Anaximander and the Milesian School of Philosophy

(Probably) Anaximander, from a detail of Raphael's painting The School of Athens, 1510–1511.

(Probably) Anaximander, from a detail of Raphael‘s painting The School of Athens, 15101511.

At about 610 BC, pre-Socratic Greek philosopher Anaximander of Miletus was born. He belonged to the Milesian school and learned the teachings of his master Thales. According to available historical documents, he is the first philosopher known to have written down his studies, although only one fragment of his work remains. An early proponent of science he tried to observe and explain different aspects of the universe, with a particular interest in its origins, claiming that nature is ruled by laws, just like human societies, and anything that disturbs the balance of nature does not last long.

“There cannot be a single, simple body which is infinite, either, as some hold, one distinct from the elements, which they then derive from it, nor without this qualification.”, As quoted in Physics by Aristotle

Like for many other ancient Greek philosophers, little is known about the life of Anaximander. Anaximander, son of Praxiades, was born in the third year of the 42nd Olympiad, i.e. 610 BC. According to 2nd century BC grammarian Apollodorus of Athens, he was sixty-four years old during the second year of the 58th Olympiad (547–546 BC), and died shortly afterwards. 4th century rhetirician Themistius mentions that he was the “first of the known Greeks to publish a written document on nature.” Therefore, his texts would be amongst the earliest written in prose, at least in the Western world. According to Aristotle, philosopher Thales precedes Anaximander. It is debatable whether Thales actually was the teacher of Anaximander, but there is no doubt that Anaximander was influenced by Thales’ theory that everything is derived from water. Anaximander is reported to have travelled widely, and founded a colony called Apollonia on the coast of the Black Sea.[1] It is also reported that he displayed solemn manners and wore pompous garments.[3]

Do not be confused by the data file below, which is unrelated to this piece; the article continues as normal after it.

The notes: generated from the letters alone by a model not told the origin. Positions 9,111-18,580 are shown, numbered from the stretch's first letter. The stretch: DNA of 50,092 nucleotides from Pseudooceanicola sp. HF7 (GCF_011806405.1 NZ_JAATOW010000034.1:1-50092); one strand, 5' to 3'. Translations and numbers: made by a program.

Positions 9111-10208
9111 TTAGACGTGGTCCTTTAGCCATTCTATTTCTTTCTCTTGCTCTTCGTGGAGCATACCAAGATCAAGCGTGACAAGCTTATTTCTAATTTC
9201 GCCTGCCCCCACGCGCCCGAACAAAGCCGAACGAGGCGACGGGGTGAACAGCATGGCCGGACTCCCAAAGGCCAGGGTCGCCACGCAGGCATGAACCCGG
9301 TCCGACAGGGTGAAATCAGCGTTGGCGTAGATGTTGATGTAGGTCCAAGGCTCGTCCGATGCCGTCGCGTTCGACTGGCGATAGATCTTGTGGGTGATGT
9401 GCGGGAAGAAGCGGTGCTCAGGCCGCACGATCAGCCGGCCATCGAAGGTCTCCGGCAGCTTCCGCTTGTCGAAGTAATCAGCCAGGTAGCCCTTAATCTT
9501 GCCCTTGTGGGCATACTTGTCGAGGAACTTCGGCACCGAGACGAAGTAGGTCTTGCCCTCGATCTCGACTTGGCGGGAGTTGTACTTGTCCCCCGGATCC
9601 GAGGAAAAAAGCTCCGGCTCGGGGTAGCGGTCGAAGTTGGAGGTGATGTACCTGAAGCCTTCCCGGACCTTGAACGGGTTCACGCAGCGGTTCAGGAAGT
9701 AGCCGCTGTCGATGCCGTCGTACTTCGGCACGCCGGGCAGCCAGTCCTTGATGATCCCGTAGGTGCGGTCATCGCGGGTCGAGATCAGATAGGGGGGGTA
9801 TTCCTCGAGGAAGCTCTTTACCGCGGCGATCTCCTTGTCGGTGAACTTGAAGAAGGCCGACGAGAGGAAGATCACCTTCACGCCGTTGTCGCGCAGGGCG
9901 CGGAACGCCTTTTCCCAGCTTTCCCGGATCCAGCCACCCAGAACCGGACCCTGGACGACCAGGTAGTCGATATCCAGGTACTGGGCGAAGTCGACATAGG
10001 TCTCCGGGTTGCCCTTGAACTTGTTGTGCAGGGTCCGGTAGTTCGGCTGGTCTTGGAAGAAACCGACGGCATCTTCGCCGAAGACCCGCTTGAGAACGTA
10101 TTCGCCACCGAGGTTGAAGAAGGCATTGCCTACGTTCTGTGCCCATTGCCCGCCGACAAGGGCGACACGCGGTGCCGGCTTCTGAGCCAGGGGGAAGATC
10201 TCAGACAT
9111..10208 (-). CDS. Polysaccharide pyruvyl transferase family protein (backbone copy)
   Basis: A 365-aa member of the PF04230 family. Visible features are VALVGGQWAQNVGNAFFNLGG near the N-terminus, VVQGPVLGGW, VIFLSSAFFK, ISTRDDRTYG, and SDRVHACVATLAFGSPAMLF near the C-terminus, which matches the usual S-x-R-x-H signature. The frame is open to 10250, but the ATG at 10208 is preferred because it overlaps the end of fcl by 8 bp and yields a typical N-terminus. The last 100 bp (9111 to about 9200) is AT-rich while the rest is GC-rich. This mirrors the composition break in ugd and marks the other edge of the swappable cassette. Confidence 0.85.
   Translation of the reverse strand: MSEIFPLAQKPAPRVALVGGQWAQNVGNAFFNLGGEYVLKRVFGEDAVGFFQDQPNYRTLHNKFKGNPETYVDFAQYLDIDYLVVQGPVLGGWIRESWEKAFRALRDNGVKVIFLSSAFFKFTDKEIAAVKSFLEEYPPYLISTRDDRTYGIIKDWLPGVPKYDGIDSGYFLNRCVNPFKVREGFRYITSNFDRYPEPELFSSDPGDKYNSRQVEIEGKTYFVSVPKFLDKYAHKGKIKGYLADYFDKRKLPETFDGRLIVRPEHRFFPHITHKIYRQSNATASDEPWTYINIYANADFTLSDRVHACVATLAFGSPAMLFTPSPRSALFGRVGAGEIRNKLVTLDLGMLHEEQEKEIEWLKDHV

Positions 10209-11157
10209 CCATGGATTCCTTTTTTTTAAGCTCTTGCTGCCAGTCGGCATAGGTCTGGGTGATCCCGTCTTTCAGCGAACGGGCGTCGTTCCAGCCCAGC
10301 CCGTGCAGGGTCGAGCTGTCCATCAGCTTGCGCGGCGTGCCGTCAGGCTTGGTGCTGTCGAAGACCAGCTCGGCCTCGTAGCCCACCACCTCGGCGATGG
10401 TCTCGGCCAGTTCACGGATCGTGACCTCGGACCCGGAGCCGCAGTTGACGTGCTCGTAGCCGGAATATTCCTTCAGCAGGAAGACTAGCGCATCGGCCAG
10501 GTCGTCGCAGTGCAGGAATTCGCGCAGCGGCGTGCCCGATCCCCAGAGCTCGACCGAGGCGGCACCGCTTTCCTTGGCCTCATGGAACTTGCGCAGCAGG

None of Anaximander’s writings survive but we do know something about his works which were still available to Aristotle and Apollodorus. Anaximander’s theories were influenced by the Greek mythical tradition as well as by observations made by older civilizations as e.g. the Babylonian astrologers. All these were elaborated rationally. In his desire to find some universal principle, he assumed, like traditional religion, the existence of a cosmic order; and in elaborating his ideas on this he used the old mythical language which ascribed divine control to various spheres of reality. His main writings are thought to have been On Nature, On the Fixed Stars, Geometric Surveying, Sphere, Map of Greece, and Map of the World. The importance of his work is that he introduced scientific and mathematical principles into the study of astronomy and geography.